Errm, no, not an in/out referendum about the EU. No, that exists merely in the dreams of certain Conservative commentators. The referendum will be on any future treaty that might give away further major powers to the EU.
Many will feel that all this is too little too late to check a newly authoritarian streak in the EU. French and Dutch rejection of the constitution in 2005 was blithely disregarded and the Lisbon treaty, an almost identical document, served up in its place. When the Irish rejected that, the same question was put to them 14 months later. Having backed a referendum on the constitution, the Labour government refused one on the treaty, arguing with shameless casuistry that the two documents were fundamentally different. The "ever closer union" specified in the Treaty of Rome means that the drive to limit the powers of the nation state is the EU's raison d'être. The reaction of members to such encroachments has been lamentably weak.
Many will, indeed, feel that. Many or, at least, those who have understood how EU legislation works (and that does not seem to include MEPs or our own domestic politicians) will also understand that major powers are given away all the time. The treaties produce the overall framework; it is what is legislated on the basis of those Articles that matters.

For instance, most of us would say that giving the EU supervisory powers over various financial products and the City of London does imply giving away very major powers, indeed. Having to discuss the Budget with the colleagues and the Commission even if it had been presented to the House of Commons first is giving away major powers and accepting the EU's absolute supremacy in economic and financial matters. None of that is going to figure in this piece of completely useless legislation. Nevertheless, you can expect all the Conservative groupies to hop up and down with excitement and tell us what an important blow this is for Britain's sovereignty. And then they wonder why people do not vote for them.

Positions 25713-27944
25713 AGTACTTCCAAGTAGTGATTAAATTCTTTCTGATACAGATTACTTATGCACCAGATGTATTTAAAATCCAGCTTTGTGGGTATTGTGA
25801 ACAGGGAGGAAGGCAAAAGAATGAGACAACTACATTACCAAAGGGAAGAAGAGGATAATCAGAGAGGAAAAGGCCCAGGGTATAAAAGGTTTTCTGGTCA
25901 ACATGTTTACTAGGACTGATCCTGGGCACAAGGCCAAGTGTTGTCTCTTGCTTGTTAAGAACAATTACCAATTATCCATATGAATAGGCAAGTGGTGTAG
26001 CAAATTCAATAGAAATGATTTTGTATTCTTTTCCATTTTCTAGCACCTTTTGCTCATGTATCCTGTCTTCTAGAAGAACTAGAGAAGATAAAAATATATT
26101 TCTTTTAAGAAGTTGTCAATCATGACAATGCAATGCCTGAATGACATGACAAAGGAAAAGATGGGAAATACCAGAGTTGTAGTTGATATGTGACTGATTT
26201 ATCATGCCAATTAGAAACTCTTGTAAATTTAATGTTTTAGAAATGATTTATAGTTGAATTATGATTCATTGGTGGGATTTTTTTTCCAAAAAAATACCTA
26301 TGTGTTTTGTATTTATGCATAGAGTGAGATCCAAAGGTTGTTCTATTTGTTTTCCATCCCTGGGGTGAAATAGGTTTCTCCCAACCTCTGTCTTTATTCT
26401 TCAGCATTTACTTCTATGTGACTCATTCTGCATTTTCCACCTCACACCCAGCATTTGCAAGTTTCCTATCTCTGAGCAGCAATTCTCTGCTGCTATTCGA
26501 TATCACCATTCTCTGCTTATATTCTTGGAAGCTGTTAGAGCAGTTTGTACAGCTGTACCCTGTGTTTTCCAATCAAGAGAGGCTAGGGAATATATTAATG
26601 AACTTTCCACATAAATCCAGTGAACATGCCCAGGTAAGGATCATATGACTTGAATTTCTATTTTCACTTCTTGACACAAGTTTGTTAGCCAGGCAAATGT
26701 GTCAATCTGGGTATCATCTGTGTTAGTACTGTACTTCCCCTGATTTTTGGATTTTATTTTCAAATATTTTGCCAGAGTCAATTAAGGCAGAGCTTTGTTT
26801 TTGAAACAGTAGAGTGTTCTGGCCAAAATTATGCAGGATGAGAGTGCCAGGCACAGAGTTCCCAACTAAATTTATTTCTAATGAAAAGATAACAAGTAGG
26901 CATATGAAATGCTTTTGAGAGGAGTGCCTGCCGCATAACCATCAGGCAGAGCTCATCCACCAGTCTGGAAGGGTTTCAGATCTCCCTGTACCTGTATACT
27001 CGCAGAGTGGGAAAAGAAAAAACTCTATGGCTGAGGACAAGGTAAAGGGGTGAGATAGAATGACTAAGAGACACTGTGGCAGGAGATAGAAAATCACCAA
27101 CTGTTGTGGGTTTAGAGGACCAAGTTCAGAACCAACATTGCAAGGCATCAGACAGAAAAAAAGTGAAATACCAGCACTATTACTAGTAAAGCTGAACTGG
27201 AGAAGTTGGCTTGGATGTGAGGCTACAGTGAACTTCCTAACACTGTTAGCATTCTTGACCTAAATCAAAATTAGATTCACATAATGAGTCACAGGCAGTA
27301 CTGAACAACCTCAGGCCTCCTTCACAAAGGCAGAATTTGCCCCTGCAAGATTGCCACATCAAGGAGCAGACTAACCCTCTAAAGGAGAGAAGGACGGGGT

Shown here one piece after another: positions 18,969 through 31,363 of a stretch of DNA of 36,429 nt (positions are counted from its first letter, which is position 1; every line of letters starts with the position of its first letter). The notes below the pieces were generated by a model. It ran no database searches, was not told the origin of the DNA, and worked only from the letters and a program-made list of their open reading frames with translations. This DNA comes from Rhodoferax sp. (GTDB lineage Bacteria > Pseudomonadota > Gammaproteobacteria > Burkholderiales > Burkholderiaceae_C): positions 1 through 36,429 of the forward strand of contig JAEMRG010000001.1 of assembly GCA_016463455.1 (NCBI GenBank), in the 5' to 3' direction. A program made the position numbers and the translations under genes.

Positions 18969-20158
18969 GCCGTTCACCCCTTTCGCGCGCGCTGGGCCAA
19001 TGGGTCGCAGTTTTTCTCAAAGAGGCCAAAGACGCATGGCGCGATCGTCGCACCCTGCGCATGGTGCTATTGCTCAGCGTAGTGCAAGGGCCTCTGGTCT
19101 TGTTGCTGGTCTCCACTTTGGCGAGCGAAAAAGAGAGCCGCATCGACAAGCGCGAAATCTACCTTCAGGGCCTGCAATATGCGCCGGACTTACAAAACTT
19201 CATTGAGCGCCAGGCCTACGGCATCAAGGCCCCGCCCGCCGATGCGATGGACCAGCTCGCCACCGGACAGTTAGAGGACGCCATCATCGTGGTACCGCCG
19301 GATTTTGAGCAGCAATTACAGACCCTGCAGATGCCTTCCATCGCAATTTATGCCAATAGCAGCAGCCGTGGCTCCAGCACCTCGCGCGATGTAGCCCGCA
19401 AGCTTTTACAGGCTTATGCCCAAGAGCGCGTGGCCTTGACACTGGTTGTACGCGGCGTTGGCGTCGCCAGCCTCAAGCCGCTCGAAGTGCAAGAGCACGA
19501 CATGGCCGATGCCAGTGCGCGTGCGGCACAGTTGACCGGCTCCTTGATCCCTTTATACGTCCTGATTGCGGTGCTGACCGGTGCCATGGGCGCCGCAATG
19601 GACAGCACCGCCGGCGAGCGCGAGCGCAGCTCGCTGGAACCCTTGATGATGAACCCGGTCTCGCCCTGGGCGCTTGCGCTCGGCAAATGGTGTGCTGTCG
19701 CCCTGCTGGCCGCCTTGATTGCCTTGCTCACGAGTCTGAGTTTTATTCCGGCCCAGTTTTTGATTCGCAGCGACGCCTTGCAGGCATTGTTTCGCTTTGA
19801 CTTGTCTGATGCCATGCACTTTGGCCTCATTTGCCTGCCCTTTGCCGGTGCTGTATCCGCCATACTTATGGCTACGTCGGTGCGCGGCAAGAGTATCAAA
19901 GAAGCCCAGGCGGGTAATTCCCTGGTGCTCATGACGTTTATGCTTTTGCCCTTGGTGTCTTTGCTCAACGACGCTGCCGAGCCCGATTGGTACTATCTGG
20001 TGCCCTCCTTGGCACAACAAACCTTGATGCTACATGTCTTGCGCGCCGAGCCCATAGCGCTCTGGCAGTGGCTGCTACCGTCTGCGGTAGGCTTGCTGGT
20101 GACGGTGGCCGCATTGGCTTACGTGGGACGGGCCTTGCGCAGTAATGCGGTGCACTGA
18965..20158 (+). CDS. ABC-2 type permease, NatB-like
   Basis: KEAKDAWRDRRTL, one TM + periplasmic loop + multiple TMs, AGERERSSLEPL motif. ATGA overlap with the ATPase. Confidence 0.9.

Approaching it from the right side

A friend has passed on to me his copy of Mark Levin's Liberty and Tyranny, the American publishing sensation last year. Subtitled, A Conservative Manifesto, it is a summary of conservative ideas as opposed to what Mark Levin calls "Statist" ones. How right he is not to subscribe to that ridiculous misuse of the word "liberal". There is nothing liberal about people who want to strengthen the state, take away people's liberties and impose their own idea of utopia on them.

Mark Levin is a writer, a journalist, a radio show host and another perpetual thorn in the left's collective side. He is also a constitutional lawyer. A real one.

The book swings along at a merry pace and, so far, there are only two quotes that I want to share with those who have not yet read the book. [Spelling as given, i.e. American.]
And yet, the Statist has an insatiable appetite for control. His sights are set on his next meal even before he has fully digested his last. He is constantly agitating for government action. And in furtherance of that purpose, the Statist speaks in the tongue of the demagogue, concocting one pretext and grievance after another to manipulate public perceptions and build popular momentum for the divestiture of liberty and property from its rightful possessors. The industrious, earnest, and successful are demonized as perpetrators of various offenses against the public good, which justifies government intervention on behalf of an endless parade of "victims". In this way, the perpetrator and the victim are subordinated to the government's authority - the former by outright theft, the latter by a dependent existence. In truth, both are made victims by the real perpetrator, the Statist.